While some luthiers may make fingerboards from polymer materials mixed with wood, Roberts says that the glue used to assemble them makes it impossible to reassemble should they need to be replaced. Ebony fingerboards, however, use horsehide glue that will easily dissolve when wetted, making repairs easier.
Roberts comments that when ebony supplies were high, suppliers took longer periods of time to season the wood before shipping to Nova Strings, thereby ensuring the wood’s moisture content was within prescribed parameters. But since supplies have been running lower of late, he acknowledges that the wood is not being seasoned as long.

“That’s the reason we check the wood when it comes to us. The moisture content is usually fine, but if not, we put the ebony on the shelf for six months to a year before we send it to our customers,” he says.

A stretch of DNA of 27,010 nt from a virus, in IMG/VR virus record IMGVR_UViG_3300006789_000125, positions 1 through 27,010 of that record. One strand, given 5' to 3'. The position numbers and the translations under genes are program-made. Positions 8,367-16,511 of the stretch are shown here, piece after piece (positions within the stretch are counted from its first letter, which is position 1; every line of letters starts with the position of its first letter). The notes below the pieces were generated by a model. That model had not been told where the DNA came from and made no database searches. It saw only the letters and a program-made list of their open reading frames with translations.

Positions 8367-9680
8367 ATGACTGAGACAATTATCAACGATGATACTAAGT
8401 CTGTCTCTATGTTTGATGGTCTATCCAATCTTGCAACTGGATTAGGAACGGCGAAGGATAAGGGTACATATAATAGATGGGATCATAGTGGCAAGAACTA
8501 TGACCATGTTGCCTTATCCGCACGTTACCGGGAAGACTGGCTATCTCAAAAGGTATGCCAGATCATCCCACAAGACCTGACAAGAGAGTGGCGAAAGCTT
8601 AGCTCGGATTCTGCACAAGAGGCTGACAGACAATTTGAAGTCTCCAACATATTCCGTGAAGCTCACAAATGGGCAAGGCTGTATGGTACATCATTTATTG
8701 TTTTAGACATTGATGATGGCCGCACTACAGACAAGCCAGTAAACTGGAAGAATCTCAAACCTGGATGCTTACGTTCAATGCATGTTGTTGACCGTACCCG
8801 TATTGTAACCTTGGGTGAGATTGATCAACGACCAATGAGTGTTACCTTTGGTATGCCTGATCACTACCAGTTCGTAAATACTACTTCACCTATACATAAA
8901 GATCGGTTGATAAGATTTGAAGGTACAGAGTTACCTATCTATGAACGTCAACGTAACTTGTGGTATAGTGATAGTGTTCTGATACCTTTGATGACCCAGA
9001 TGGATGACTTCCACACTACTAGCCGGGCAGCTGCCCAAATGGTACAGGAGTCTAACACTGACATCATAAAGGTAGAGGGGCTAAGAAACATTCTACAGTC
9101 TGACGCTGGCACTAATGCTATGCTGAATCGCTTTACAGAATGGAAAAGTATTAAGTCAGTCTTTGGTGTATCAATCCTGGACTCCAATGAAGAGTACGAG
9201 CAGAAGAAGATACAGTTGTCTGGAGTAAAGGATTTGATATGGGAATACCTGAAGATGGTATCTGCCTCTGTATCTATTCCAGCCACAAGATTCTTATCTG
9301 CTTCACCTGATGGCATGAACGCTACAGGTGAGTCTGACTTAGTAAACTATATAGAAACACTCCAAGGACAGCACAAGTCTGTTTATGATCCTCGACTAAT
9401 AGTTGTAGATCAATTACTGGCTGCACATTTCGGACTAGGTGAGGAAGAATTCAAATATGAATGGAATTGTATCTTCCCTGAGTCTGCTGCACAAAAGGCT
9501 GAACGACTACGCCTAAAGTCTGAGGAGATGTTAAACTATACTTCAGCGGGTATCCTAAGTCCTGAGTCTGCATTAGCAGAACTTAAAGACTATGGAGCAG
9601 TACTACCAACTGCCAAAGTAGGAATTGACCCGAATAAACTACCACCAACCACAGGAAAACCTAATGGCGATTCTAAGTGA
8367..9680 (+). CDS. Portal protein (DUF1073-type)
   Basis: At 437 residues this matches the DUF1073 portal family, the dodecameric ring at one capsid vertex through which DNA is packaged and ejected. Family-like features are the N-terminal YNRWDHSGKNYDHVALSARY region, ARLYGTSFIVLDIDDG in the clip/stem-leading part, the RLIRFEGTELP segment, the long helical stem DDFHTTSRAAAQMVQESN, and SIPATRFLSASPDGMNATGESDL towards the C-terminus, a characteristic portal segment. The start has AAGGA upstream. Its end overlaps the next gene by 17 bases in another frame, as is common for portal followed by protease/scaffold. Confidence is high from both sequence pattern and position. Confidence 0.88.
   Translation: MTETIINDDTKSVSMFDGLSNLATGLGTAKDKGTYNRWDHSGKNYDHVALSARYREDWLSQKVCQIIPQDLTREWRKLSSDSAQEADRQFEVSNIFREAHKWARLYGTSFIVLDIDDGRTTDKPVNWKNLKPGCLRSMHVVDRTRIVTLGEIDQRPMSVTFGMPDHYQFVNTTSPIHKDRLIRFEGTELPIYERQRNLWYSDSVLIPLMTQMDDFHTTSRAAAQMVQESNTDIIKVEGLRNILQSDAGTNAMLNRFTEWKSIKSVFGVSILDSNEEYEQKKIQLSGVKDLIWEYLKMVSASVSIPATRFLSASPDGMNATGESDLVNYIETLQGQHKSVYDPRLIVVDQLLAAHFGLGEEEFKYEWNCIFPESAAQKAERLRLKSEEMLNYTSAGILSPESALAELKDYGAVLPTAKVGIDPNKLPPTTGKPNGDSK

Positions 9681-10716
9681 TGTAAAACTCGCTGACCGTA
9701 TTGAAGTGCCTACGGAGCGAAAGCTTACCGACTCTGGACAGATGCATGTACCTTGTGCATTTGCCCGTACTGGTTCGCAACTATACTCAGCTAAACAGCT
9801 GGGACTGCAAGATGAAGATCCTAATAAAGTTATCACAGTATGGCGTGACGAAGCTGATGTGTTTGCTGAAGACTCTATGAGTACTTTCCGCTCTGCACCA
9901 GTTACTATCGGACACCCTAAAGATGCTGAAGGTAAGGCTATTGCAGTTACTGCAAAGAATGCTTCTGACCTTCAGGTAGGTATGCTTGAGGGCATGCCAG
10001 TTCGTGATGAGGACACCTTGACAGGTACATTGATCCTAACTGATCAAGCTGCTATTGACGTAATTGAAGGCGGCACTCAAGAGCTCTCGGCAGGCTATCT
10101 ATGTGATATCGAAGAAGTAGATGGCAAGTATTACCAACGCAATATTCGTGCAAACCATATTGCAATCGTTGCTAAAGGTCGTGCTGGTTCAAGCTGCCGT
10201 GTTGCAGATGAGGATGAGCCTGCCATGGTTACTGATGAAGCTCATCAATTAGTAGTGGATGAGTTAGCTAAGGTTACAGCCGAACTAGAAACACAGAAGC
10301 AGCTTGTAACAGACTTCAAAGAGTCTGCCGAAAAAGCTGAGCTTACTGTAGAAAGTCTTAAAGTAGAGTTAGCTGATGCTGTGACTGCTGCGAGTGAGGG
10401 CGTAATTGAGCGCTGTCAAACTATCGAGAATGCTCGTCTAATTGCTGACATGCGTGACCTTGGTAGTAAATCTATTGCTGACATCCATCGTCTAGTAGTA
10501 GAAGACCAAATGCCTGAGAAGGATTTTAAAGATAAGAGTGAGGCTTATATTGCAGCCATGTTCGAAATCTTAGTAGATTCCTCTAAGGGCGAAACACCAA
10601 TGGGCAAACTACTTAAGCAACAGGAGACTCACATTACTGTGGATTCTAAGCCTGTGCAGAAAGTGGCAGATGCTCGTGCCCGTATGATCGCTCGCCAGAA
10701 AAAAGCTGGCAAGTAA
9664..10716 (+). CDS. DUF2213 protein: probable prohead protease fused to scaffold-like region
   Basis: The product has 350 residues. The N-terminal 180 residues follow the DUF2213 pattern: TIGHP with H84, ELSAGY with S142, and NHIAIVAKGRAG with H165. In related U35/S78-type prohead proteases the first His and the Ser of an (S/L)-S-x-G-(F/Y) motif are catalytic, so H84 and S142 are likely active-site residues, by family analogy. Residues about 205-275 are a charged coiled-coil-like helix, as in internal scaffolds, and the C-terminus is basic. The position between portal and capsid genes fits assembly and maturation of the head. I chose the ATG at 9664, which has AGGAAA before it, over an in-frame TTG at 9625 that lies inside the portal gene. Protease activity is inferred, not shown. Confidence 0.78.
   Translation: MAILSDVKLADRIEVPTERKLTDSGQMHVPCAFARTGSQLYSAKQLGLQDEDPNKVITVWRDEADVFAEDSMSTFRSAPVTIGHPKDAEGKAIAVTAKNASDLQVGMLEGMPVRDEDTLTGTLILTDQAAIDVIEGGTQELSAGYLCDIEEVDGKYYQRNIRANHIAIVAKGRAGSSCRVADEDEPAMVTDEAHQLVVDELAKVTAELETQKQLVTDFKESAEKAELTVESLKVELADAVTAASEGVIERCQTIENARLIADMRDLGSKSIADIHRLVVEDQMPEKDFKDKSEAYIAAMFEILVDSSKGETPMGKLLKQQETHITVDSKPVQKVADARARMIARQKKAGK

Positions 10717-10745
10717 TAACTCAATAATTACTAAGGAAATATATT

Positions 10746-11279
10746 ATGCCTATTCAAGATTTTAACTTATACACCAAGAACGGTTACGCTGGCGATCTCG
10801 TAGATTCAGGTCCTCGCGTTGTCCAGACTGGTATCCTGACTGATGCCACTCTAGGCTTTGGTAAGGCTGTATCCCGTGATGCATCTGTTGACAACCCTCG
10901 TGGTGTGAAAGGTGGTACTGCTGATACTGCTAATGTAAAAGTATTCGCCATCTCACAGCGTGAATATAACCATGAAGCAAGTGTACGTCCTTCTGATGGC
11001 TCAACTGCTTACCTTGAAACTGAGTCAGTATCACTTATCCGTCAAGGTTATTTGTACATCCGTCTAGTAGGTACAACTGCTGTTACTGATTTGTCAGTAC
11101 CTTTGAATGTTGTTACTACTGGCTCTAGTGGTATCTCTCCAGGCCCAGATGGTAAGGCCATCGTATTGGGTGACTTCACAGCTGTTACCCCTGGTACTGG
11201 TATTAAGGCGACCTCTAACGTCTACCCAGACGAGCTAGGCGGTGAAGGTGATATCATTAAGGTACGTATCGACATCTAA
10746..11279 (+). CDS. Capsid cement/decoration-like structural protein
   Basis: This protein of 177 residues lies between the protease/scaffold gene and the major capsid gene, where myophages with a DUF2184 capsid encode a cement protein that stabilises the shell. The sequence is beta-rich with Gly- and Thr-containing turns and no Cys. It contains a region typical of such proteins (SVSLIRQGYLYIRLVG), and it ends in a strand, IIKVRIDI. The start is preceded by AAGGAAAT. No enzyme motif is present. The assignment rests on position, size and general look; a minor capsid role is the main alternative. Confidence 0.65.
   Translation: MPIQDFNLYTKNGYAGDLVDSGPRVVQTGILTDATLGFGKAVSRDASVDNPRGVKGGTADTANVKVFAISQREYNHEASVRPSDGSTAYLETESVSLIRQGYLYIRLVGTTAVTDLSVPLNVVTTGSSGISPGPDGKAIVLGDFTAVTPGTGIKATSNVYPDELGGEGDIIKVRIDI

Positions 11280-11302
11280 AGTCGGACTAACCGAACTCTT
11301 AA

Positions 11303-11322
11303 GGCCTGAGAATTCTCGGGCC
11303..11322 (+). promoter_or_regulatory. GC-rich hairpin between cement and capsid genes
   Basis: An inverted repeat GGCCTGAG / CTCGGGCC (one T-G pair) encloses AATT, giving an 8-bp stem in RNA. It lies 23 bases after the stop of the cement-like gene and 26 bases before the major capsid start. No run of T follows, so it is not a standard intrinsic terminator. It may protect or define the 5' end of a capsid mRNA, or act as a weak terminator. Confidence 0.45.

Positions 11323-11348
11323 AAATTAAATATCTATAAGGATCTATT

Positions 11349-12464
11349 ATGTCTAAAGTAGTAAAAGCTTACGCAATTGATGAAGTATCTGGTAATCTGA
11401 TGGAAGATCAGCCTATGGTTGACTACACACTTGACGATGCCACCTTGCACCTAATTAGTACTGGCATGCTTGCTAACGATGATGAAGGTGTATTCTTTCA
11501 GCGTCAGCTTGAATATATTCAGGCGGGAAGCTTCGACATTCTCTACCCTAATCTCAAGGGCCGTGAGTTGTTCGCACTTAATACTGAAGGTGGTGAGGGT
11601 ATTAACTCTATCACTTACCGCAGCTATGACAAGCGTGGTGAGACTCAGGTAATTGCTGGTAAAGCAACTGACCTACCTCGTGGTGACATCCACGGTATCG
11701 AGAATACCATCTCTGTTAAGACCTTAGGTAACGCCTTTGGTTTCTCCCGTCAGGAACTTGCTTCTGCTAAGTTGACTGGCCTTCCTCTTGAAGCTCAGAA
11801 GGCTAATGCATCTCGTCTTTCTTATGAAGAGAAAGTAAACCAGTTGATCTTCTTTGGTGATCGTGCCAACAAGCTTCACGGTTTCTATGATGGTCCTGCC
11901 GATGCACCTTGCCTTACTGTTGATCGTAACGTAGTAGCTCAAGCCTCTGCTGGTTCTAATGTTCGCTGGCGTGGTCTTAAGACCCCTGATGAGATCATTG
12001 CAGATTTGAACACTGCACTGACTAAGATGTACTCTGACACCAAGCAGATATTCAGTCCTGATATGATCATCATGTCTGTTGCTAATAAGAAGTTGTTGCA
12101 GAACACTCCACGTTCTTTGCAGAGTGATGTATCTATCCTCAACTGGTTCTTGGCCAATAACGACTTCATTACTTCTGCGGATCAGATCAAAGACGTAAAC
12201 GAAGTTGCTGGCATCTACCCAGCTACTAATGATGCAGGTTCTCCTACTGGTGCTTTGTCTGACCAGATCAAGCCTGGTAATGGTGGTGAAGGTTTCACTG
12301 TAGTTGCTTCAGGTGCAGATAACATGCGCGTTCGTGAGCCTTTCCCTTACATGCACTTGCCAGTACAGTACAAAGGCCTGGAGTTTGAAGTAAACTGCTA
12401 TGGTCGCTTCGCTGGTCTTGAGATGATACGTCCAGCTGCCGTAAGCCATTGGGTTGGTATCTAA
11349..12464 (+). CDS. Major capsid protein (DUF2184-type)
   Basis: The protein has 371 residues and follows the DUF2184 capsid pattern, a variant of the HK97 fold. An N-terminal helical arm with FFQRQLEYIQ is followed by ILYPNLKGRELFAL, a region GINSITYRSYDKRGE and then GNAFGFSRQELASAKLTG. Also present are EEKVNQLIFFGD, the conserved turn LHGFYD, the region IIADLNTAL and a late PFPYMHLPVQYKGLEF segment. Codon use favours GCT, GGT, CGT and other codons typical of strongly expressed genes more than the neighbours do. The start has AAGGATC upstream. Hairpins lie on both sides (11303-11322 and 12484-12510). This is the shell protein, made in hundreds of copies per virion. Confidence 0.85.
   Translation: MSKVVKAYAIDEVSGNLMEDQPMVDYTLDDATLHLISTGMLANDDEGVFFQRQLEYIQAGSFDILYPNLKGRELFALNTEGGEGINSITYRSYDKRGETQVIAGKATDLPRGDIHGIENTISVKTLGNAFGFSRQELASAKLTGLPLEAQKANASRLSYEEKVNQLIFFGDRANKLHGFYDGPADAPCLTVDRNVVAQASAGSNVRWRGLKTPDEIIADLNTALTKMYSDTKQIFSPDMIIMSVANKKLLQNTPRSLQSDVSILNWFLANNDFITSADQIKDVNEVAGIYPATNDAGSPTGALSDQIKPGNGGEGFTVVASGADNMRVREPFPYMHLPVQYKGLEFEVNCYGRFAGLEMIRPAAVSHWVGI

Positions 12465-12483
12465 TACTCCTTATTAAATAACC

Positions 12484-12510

Moisture Measurement

Because Nova Strings is well aware that a musician’s instrument is a big investment in his or her career, they know construction of the instrument must take into account moisture. For that reason, the firm is especially careful when it sends ebony blanks to customers to craft into fingerboards.

“We got some complaints from customers who claimed we were selling them unseasoned ebony because once it was attached to the instrument, the wood later warped or cracked. But it clearly wasn’t our fault,” Roberts explains.